The agency’s Maplewood materials lab analyzed the old paint’s chemical components using a spectrometer, before matching those components to a recipe accompanying the paint’s Sherwin-Williams identification number.
To avoid excess cost, officials will likely match that recipe against paints already in use by the federal government, said Bob Frame, a historian with Mead & Hunt, Inc., the agency hired to research the bridge’s structural history as part of recently completed management and repair plan.
When the lift bridge is fully restored and converted to a pedestrian and bicycle crossing, possibly by 2019, visitors will see it the way it was conceived, he said.
“It was a wonderful clue,” Frame said of the rediscovered paint can. “We had exhausted our possibilities and our available budget when this can of paint showed up.”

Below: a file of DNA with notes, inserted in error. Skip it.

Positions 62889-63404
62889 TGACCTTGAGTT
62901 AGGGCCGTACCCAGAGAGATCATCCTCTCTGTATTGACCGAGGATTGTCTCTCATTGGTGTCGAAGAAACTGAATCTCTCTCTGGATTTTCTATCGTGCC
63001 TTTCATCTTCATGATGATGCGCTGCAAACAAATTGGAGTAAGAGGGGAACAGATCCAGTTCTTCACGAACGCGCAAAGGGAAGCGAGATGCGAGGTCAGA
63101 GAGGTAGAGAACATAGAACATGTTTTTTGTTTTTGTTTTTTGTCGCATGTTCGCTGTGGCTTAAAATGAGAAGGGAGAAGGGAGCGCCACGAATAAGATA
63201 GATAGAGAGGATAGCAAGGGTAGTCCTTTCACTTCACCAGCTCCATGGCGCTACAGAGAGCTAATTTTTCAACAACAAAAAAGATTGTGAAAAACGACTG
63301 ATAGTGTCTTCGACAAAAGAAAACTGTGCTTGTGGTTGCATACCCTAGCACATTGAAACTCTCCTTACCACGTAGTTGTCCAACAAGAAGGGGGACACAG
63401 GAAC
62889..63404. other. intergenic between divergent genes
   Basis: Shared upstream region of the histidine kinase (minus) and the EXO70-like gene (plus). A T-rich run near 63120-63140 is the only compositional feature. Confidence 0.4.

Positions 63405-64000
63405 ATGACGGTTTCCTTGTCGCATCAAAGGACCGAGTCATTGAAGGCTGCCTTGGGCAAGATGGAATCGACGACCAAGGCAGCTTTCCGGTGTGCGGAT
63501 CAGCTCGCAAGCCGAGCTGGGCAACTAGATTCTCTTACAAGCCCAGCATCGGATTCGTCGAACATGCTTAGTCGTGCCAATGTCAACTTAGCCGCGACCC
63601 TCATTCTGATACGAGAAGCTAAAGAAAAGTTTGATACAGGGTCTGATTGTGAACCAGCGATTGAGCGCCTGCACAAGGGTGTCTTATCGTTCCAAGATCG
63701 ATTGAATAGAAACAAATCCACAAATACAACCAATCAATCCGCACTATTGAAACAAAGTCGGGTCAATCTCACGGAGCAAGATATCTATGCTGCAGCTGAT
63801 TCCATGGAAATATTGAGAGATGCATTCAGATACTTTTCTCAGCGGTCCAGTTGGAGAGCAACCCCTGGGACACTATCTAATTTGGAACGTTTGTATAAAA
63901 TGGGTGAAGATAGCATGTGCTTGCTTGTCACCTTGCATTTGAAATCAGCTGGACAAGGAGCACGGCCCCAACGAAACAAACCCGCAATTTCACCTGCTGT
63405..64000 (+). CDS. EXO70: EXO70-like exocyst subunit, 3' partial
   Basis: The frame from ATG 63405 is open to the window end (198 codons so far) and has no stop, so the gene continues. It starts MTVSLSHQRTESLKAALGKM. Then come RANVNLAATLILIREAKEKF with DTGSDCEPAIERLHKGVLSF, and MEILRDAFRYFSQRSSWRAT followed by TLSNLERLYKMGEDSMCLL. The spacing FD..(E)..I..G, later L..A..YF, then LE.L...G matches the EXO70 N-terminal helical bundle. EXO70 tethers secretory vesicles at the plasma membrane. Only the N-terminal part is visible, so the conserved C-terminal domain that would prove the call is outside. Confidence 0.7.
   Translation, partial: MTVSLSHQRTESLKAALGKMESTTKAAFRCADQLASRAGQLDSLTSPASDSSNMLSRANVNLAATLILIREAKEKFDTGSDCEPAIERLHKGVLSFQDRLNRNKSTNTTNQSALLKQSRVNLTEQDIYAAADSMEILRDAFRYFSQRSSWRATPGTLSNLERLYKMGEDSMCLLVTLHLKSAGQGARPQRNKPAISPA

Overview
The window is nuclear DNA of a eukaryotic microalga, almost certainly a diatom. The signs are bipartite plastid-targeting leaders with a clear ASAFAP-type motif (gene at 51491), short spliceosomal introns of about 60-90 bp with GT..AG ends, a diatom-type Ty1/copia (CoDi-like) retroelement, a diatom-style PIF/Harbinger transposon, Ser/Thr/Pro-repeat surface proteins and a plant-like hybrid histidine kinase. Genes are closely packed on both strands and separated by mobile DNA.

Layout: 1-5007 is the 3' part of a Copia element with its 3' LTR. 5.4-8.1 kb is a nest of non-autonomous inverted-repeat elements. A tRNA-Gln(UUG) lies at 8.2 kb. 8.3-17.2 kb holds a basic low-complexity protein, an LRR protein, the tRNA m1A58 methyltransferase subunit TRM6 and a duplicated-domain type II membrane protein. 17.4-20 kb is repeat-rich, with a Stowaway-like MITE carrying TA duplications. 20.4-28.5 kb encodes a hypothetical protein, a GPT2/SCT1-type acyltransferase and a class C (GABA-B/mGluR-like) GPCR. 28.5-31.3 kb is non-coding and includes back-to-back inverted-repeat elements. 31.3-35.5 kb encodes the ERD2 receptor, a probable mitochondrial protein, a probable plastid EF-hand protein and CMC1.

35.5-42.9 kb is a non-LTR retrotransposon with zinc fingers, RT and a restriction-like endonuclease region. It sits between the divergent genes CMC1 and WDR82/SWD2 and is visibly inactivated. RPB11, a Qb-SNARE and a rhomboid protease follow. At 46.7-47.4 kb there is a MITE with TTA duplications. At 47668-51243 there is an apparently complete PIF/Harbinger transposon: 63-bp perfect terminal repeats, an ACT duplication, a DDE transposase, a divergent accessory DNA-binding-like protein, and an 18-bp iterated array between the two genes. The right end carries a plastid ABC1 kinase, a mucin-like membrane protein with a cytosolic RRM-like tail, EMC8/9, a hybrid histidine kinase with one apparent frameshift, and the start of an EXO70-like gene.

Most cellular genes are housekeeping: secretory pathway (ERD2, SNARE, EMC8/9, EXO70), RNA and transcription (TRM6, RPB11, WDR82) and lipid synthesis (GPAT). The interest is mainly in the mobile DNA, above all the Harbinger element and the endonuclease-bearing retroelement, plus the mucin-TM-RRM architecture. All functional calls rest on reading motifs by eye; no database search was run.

Last summer, crews had scoured the lift bridge looking for samples of original paint; however, a thorough sandblasting the agency completed during the 1980s seemingly removed all traces. Old monochrome photographs proved little help, other than to indicate the bridge’s color was darker than its current slate gray.
“Here we were looking for a green from a MnDOT bridge, and this (sample) looked like something that could be described in one of those old color manuals,” Frame said.
An open house on the future of the Stillwater Lift Bridge held last Thursday yielded few changes to plans released nearly a year ago. However, new animations and a scale model of a restored and renovated structure breathed life into plans that had previously been trapped within two dimensions.
The model, painted deep green and built at a cost of $10,000 by Minneapolis-based Feyereisen Studios, showed that the bridge’s current automobile lanes would be replaced by bicycle and pedestrian lanes that could be blocked by gates.
A restoration of the bridge’s original concourse features, with LED lights installed into fixtures made of metal and plastic, to limit energy costs and replacement costs.
An animation demonstrating the restoration, as well as the management plan that explains it in detail, can be viewed at the Minnesota Department of Transportation lift bridge Web site at www.dot.state.mn.us/metro/projects/liftbridge/.